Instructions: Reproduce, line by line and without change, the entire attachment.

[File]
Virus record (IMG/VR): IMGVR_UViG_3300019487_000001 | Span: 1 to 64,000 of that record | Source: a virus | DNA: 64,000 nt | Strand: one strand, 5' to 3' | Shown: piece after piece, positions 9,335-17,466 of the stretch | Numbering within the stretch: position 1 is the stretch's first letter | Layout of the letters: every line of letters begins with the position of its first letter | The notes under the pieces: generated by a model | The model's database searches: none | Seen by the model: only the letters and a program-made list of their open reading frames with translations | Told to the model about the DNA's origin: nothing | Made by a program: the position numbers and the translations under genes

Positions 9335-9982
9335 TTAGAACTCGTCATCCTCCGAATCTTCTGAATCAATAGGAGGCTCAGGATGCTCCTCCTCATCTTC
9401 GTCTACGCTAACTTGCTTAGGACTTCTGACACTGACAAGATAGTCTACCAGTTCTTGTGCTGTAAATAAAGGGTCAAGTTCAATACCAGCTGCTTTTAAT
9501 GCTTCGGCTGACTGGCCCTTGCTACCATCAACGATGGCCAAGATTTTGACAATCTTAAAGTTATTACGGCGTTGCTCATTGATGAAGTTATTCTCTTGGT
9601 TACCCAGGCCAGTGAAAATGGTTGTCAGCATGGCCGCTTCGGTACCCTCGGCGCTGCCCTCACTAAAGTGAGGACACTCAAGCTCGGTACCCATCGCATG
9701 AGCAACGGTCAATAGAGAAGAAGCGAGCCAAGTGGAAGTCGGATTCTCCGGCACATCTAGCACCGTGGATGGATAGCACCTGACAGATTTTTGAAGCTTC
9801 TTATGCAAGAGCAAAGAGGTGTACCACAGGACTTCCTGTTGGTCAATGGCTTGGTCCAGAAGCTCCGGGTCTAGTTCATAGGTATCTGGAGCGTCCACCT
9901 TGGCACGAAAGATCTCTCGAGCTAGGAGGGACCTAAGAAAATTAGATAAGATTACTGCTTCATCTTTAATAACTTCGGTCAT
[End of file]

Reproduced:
Virus record (IMG/VR): IMGVR_UViG_3300019487_000001 | Span: 1 to 64,000 of that record | Source: a virus | DNA: 64,000 nt | Strand: one strand, 5' to 3' | Shown: piece after piece, positions 9,335-17,466 of the stretch | Numbering within the stretch: position 1 is the stretch's first letter | Layout of the letters: every line of letters begins with the position of its first letter | The notes under the pieces: generated by a model | The model's database searches: none | Seen by the model: only the letters and a program-made list of their open reading frames with translations | Told to the model about the DNA's origin: nothing | Made by a program: the position numbers and the translations under genes

Positions 9335-9982
9335 TTAGAACTCGTCATCCTCCGAATCTTCTGAATCAATAGGAGGCTCAGGATGCTCCTCCTCATCTTC
9401 GTCTACGCTAACTTGCTTAGGACTTCTGACACTGACAAGATAGTCTACCAGTTCTTGTGCTGTAAATAAAGGGTCAAGTTCAATACCAGCTGCTTTTAAT
9501 GCTTCGGCTGACTGGCCCTTGCTACCATCAACGATGGCCAAGATTTTGACAATCTTAAAGTTATTACGGCGTTGCTCATTGATGAAGTTATTCTCTTGGT
9601 TACCCAGGCCAGTGAAAATGGTTGTCAGCATGGCCGCTTCGGTACCCTCGGCGCTGCCCTCACTAAAGTGAGGACACTCAAGCTCGGTACCCATCGCATG
9701 AGCAACGGTCAATAGAGAAGAAGCGAGCCAAGTGGAAGTCGGATTCTCCGGCACATCTAGCACCGTGGATGGATAGCACCTGACAGATTTTTGAAGCTTC
9801 TTATGCAAGAGCAAAGAGGTGTACCACAGGACTTCCTGTTGGTCAATGGCTTGGTCCAGAAGCTCCGGGTCTAGTTCATAGGTATCTGGAGCGTCCACCT
9901 TGGCACGAAAGATCTCTCGAGCTAGGAGGGACCTAAGAAAATTAGATAAGATTACTGCTTCATCTTTAATAACTTCGGTCAT